|Publication number||US5307054 A|
|Application number||US 07/965,179|
|Publication date||Apr 26, 1994|
|Filing date||Oct 23, 1992|
|Priority date||Oct 23, 1992|
|Publication number||07965179, 965179, US 5307054 A, US 5307054A, US-A-5307054, US5307054 A, US5307054A|
|Inventors||Milburn K. Concannon, Sr., Thantus M. Concannon, Milburn K. Concannon, Jr.|
|Original Assignee||Concannon Sr Milburn K, Concannon Thantus M, Concannon Jr Milburn K|
|Export Citation||BiBTeX, EndNote, RefMan|
|Patent Citations (8), Referenced by (13), Classifications (7), Legal Events (2)|
|External Links: USPTO, USPTO Assignment, Espacenet|
The present invention relates to motion sensors for circuit activation of flashlights and the like in emergencies such as earthquakes, and devices such as flashlights having motion sensing capability.
The prior art includes numerous devices for activation of an illuminator or other alarm in response to abnormal motion. For example, U.S. Pat. No. 3,248,723 to Miethe discloses a motion sensing device in a standard flashlight casing having an audible alarm in place of the flashlight bulb. U.S. Pat. No. 4,139,845 to Washburn discloses a flashlight that is activated upon the occurrence a gross motion such as tipping the flashlight over. U.S Pat. No. 4,841,288 to Addicks discloses a lamp assembly for removably fastening to a wall, the lamp being activated by vibration of the wall.
These and other prior art devices are subject to one or more of the following disadvantages:
1. They do not remain activated after the abnormal motion has ceased;
2. They are expensive to provide because they are not compatible with standard flashlight construction;
3. They are ineffective in that they respond to gross movement only while not responding to earthquake motion that is likely to result in interruption of utility power.
Thus there is a need for a seismic circuit activator that overcomes the above disadvantages.
The present invention meets this need by providing a seismic circuit control apparatus. In one aspect of the invention, the apparatus includes base means defining first and second circuit nodes; seismic switch means on the base means for at least momentarily closing a conductive path in response to lateral movement of the base means; and latch means for maintaining a low-impedance current flow between the first and second circuit nodes in response to the momentary closing of the conductive path, the apparatus being operative for controlling an external circuit when the first and second circuit nodes only are connected in series with the external circuit.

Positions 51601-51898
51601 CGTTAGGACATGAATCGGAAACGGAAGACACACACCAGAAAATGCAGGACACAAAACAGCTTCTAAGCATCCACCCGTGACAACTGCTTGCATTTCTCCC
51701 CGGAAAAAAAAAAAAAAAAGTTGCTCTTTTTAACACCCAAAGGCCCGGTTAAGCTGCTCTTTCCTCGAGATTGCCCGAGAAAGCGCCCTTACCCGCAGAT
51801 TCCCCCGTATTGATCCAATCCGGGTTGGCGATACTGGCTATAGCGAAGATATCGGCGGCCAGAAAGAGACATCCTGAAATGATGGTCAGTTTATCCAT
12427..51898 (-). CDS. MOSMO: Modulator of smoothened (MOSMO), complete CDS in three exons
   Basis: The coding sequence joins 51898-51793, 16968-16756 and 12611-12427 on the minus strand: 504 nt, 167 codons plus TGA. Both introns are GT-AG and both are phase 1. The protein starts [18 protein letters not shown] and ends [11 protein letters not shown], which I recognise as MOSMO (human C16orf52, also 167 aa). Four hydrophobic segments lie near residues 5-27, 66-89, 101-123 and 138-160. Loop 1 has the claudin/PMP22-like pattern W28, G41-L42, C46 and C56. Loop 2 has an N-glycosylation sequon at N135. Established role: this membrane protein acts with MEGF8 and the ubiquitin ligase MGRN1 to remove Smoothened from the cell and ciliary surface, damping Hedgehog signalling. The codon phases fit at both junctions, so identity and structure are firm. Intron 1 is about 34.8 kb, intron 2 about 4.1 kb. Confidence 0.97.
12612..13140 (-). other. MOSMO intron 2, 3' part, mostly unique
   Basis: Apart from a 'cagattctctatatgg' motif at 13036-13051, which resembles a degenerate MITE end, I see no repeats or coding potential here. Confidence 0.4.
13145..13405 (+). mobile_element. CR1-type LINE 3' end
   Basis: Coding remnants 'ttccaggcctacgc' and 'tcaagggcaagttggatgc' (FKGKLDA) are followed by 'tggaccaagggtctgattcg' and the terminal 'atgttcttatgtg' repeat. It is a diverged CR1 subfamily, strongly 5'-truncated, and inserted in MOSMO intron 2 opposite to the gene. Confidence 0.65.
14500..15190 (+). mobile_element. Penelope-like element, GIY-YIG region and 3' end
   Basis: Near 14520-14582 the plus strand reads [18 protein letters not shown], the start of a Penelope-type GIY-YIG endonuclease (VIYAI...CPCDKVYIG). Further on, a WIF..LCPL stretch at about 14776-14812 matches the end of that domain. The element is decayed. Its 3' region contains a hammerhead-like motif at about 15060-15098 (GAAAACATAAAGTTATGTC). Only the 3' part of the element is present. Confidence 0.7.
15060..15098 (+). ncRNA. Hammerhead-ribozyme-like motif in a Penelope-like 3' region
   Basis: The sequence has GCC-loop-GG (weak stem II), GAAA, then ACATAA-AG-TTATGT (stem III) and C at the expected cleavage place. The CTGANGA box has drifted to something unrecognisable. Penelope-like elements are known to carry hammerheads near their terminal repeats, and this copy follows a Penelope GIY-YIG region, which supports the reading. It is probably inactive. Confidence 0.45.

The contact means can include a ring-shaped first conductor; a second conductor defining a concave conductive surface; base means for supporting the conductors with the first conductor horizontally oriented above the second conductor, the second conductor being concave upwardly, the conductors being connected in a circuit having the first and second circuit nodes; a conductive ball for rollably contacting the conductive surface of the second conductor; and means for retaining the ball within a region bounded by the first conductor and the conducting surface of the second conductor, whereby the ball makes electrical contact between the first and second conductors in response to movement of the conductors.
The apparatus can be configured as a physical replacement for a conventional battery cell unit having battery terminals, the circuit nodes being counterparts of the battery terminals. The circuit can include a contact spring and associated electrical contact member, the apparatus conducting current between the spring and the contact member when the circuit is activated, the first and second circuit nodes being removably connected in series between the contact spring and the contact member, the contact spring directly contacting the contact member when the apparatus is removed from the circuit. Thus a conventional flashlight can be equipped with the apparatus without modification and without removal of a battery cell of the flashlight. The base means can be biasingly supported by contact pressure of the contact spring and the contact member against respective opposite sides of the first and second current nodes.
Alternatively, the apparatus can be configured for use between a contact spring and associated electrical contact member of a circuit having a load, a control switch, and battery means for powering the load, connected in series with the contact spring and the contact member, the circuit conducting current between the spring and the contact member when the circuit is activated, the first and second circuit nodes being removably connected in series between the contact spring and the contact member, the contact spring directly contacting the contact member in the absence of the apparatus, whereby the load is powered when the control switch is activated and upon occurrence of the electrical contact between the first and second conductors, the battery means continuing to power the load after termination of the electrical contact and until the control switch is deactivated.